48 yr old male has open hrt surgery has kidney and liver fail,developed burnt like chars on hand and feet why?
My husband has been in criticle condition for the past 18 days now I understand about the liver and kidneys failing as part of the risk with open heart procedures, what I dont understand is why are his feet and one hand black and seems to have a charred like appearance. No one seems to beable to give me a straight answer, I wonder if I sould take this to another level? Was it human error? Was it medication? I dont understand, how does a strong, vital and otherwise healthy young man go in for a risky yet very common procedure and wind up looking as he does, he is on a trach and unable to move, talk or function up to this point. How was this possible, he's confused I'm confused I hope there is someone who can shed some light on this - also his extremities are very pain full and there are blisters forming. Thank you for your responses.
I'm sure he had to be shocked as he had aortic valve repair and replacement and well as a quad bypass his aortic valve was so small that it is vertually unheard of and therefore they do not manufacture replacement valves that small so the surgeon was left with a dillema as to what to what had to be done they had to cut and open the valve till it was big enough to fit the replacement valve then they had to repair that using pig tissue all of that took the time of what the whole procedure should have normally been. so all and all he was on the bypass machine for 12 hrs and they were unable to get his heart pumping again. when the surgeon finally got the heart going he had to have a pump do the work that his heart would have otherwise done. He is no longer on that pump, but still many complications.
My husband is now a candidate for amputation,as a result he will lose three fingers on his left hand and all ten of his toes.Because he has wet gangren,this type is bactirial and very dangerous,only occurs when an open wound is present. I know there were no wounds when he went in there.Also is it common practice to switch the IV site during a procedure of this magnitude? IV for fluids and blood gases were set in the left hand,when he came out they were relocated to the right hand.As far as I'm concerned somebody messed up big time,and the only person who knows for sure, was in that OR on June 9th. Everytime I ask for an answer to my why and how, I get the run around.Iam very pleased however with the quality of care that he is receiving, but this should have never happened. In the four weeks that I have been there I have seen at least fifty open heart patients come and go from that floor both young and old, and none have even come close to being in the condition that my husband is in.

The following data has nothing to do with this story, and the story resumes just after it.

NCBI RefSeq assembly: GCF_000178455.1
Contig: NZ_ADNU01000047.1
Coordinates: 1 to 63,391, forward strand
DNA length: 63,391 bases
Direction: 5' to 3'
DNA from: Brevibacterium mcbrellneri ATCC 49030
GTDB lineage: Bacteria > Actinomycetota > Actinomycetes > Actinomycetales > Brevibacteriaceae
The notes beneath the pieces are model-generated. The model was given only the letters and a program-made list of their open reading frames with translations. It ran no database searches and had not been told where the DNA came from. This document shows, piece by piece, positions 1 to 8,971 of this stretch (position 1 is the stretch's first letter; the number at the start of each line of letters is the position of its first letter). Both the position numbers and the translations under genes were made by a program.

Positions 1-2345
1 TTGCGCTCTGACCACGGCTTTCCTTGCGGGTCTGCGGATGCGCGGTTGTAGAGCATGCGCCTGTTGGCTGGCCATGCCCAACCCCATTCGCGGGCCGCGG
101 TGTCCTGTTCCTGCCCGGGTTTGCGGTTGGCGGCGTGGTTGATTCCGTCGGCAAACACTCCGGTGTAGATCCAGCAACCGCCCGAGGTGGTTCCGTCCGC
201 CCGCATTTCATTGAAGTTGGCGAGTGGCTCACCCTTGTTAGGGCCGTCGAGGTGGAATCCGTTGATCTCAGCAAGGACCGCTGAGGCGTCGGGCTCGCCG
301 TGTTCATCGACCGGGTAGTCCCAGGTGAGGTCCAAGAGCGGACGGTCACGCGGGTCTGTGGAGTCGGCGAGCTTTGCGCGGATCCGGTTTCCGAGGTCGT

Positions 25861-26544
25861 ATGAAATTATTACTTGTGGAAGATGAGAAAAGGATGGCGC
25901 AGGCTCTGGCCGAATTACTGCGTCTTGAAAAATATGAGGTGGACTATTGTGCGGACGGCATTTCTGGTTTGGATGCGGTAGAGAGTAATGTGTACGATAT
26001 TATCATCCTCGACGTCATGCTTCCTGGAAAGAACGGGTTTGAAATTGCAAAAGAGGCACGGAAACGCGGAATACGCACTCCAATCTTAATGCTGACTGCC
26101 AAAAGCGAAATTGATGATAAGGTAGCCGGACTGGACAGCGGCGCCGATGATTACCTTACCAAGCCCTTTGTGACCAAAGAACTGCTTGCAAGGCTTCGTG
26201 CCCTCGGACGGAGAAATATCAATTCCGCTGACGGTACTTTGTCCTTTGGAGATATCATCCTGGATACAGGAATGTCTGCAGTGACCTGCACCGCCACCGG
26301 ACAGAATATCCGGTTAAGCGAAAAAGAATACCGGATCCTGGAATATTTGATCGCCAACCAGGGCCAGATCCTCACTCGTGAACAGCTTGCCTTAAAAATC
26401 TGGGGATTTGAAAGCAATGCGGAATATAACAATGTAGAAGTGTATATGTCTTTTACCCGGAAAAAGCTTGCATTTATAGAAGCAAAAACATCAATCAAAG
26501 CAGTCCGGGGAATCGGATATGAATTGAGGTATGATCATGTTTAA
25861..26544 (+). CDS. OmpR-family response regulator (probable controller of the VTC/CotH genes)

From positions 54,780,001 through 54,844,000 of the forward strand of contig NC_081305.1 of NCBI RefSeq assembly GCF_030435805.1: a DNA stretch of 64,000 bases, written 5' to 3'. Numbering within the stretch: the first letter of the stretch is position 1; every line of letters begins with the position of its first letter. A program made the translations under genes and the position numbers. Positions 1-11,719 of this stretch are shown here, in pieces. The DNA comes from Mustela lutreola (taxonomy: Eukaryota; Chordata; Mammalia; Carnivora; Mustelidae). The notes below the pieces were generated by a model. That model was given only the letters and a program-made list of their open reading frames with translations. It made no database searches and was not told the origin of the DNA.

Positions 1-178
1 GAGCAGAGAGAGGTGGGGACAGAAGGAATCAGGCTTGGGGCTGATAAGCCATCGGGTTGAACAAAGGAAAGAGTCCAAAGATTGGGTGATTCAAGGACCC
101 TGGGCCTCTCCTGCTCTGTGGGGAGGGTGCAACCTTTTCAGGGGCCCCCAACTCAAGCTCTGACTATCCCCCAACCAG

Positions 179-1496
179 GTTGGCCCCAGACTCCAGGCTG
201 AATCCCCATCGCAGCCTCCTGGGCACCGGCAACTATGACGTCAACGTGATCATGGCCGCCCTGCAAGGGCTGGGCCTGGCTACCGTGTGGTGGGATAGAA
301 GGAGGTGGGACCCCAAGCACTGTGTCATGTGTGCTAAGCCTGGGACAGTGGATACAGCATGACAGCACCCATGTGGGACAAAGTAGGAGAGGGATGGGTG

- 1 decade agoFavorite Answer
If your husband has been on IV medications, called vasopressors, to keep his blood pressure from getting too low this can cause a decrease in peripheral circulation. The medications cause the vessels to constrict to keep the BP at an appropriate level. Because of this, the circualtion to the limbs, most often hands and feet, is inadequate. Most likely this is the reason his feet and hand appear this way. Unfortunately this is more common than we'd like to admit. Once this damage is done a lot of times there is no way to reverse it as well. The blisters may be forming due to excessive fuid in the tissues, called edema. And once again, fluids in higer volumes may be given to elevate his blood pressure as well. This is also one of those things that is necessary. If you have any questions please feel free to email me. I am a RN, working in a Cardiac Surgery ICU and I see this happen. Please, do not give up hope, I have seen people recover from situations like this. The best thing you can do is ask questions when you have them, and have the faith that your husbands physicians are doing their best to care for him. Best of luck to you and your husband!
- GVDLv 51 decade ago
Open-heart surgery requires the use of a heart-lung
machine and related equipment; the machine and equipment
together are known as a perfusion system and the perfusion
system is operated by a medical technician known as a
perfusionist. Essentially, the perfusion system consists of a
series of pumps and tubes that act as the patient's heart and
lungs while the heart is stopped during surgery. The pumps
transport blood and medications through the tubes to and from
various other pumps, as well as to and from the patient. It is possible that your husband was not properly perfused during surgery. It's also possible that it's just an unfortunate outcome to a risky procedure. I am in no position to say if something was done right or wrong, but if it was my loved one I would ask as many questions as possible. Since the extremities seem to be the most affected a perfusion problem seems most likely.
Try to find out if your husband had a stroke during the procedure, ask about hemiparesis, ask about everything. I wish someone here could give you an answer that would make you feel better but unfortunately the only one who knows for sure what happened was in that room. Just demand an answer.
Take care, and good luck
"Shocking" the heart would in no way cause that type of charred appearance on the extremities the only rational cause can be lack of perfusion similar to what happens in frost bite. Which hand was not aaffected, it would give a clue as to what and where a problem may have occured. (If one indeed did)
- gmillioniLv 41 decade ago
so far most of what people have said is in some ways correct, none of it is grossly wrong. does he have diabetes? is it possible he could have been undiagnosed. i have seen this often in intensive care units. you are describing poor circulation to the extremities. when that happens in severe form then amputation is a result.